As tech companies descended on Capitol Hill this week, the ongoing debate around antitrust continues. Startups have long lamented about the anticompetitive business practices adopted by the big 4: Apple, Amazon, Facebook and Google. If you build a business that relies on the Apple or Google app stores then you automatically know you’re going to pay a ~30% toll to access consumers. The debate has further been heightened as some startups like Classpass have been hit with this toll as they roll out virtual classes due to COVID. The founders argue that they are forgoing their normal take rate from providers (gym’s, etc) they work with during COVID so why is Apple charging them 30%. Apple is in an interesting situation, because if they make exceptions for one business, they need to make for others. They also would face potential legal battles from previous customers that did have to pay.
A recent report claims $TWTR is considering a subscription model to augment a significant decline in advertising revenue. This would be among the first of the big social media companies to consider this approach and I believe could lead to a reckoning in the industry. $FB is currently facing a backlash among advertisers who claim the social media company isn’t doing enough to control controversial rhetoric on its platform and will inevitably see a decline in advertising revenue. A few years ago, the idea of paying to access online “news” content wasn’t a thing. Publishers were primarily in the business of selling ads in offline media and as they built their online presence they carried this business model over. As consumers got irritated with intrusive ads, it became clear they had to change their offering. Newspapers such as the NYTimes piloted new paywall programs to test consumers’ appetite for subscription based products. The result was mostly favorable, and as a result, many publishers today have pivoted their business models to favor subscription over advertising revenue especially as it becomes increasingly difficult to get ad dollars from brands in a world in which the big tech companies ($GOOG, $FB, etc) dwarf smaller publishers in traffic.
It’s been interesting to watch Q2 play out in VC land – especially given the disconnect between Wall Street and Main Street throughout the Covid pandemic. While initially a cataclysmic drop-off in funding was expected, the industry overall was not as affected as originally thought. Similar to the public markets, many investors continued to see a buying opportunity and had re-allocated their portfolios to support their likely winners. A key takeaway – early stage funding continues to face some challenges while late stage appears to have fared better. Many early stage B2C companies, however, are struggling.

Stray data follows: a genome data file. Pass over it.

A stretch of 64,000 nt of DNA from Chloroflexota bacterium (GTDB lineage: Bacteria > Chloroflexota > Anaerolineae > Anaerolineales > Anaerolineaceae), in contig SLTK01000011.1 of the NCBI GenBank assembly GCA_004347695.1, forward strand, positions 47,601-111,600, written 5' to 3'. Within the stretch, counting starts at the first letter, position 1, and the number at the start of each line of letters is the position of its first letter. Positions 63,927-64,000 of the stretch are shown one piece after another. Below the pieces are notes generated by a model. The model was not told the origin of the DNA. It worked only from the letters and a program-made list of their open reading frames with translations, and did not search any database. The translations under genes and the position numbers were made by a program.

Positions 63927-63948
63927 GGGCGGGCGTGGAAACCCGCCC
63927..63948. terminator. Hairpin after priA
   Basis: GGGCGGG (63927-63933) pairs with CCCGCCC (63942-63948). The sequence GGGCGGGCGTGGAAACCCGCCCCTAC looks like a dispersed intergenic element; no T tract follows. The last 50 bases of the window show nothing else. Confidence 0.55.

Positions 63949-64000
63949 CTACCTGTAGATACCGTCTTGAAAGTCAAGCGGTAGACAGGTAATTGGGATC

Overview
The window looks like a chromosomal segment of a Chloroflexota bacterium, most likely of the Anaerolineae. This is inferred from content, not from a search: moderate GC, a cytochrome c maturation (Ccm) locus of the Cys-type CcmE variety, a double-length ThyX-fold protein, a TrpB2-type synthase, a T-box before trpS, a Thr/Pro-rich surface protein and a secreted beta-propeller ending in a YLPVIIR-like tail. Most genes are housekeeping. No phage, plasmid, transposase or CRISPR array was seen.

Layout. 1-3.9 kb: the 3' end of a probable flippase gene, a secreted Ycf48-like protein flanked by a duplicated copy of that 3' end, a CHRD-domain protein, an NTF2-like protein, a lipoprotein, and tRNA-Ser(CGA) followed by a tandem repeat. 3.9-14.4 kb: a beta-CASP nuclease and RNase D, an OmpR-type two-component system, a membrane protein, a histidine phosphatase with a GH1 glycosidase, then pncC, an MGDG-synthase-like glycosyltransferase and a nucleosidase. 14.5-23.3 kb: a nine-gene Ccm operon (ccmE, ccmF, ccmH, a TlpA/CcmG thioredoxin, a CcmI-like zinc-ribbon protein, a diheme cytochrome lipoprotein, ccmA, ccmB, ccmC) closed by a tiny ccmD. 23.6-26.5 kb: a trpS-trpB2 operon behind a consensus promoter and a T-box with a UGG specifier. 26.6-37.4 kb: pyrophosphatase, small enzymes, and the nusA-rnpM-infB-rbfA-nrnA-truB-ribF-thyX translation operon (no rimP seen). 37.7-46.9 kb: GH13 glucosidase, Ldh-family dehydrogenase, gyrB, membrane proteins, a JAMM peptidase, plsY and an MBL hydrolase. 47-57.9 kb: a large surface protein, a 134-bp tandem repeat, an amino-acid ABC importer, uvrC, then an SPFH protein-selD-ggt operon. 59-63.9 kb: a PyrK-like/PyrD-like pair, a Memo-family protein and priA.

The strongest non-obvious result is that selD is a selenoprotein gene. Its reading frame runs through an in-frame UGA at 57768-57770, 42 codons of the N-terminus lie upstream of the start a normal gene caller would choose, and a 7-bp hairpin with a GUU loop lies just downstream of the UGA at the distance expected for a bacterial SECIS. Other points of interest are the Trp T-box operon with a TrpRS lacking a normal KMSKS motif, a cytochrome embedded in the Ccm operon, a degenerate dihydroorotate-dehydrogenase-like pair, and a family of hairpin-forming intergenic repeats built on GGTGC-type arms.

I’ve been reading a lot of commentary recently on tech companies that took PPP loans during Covid. Was this right? What’s definitely not right is our government bailing out bloated corporations during the pandemic. If you believe in capitalism then we should let the free markets take their path and prune the weak. One would argue that this infusion of cash saved jobs. Not sure how true that ultimately will become in October when the stipulations attached to the loans disappear. I bet we’ll see more layoffs, lots of them. US airlines have already made announcements for layoffs as soon as they are legally able. So basically taxpayers have funded a short term experiment on borrowed time that was setup for failure from the beginning. Harvard economists agree, the program has had little impact on employment at small businesses to date.
I’ve always had a strong viewpoint that digitally native vertical brands are a dime a dozen and those who will have successful exits are the ones who are vertically integrated, own manufacturing, strong defensible positions and/or are durable/consumable businesses built on recurring revenue and more enticing LTV metrics. With the recent news on Lululemon acquiring Mirror for $500 million it proves there is still an appetite for strategic buyers to pay premiums for DTC startups. In this case, I estimate LULU paid 5x-6X revenue which is a phenomenal outcome for the founders and investors. LULU was already a minority investor in the company which gave them intel into the business that other competitors likely didn’t get. Why corporate VC gets a bad rap sometimes, a good strategic investor can bring a lot of value.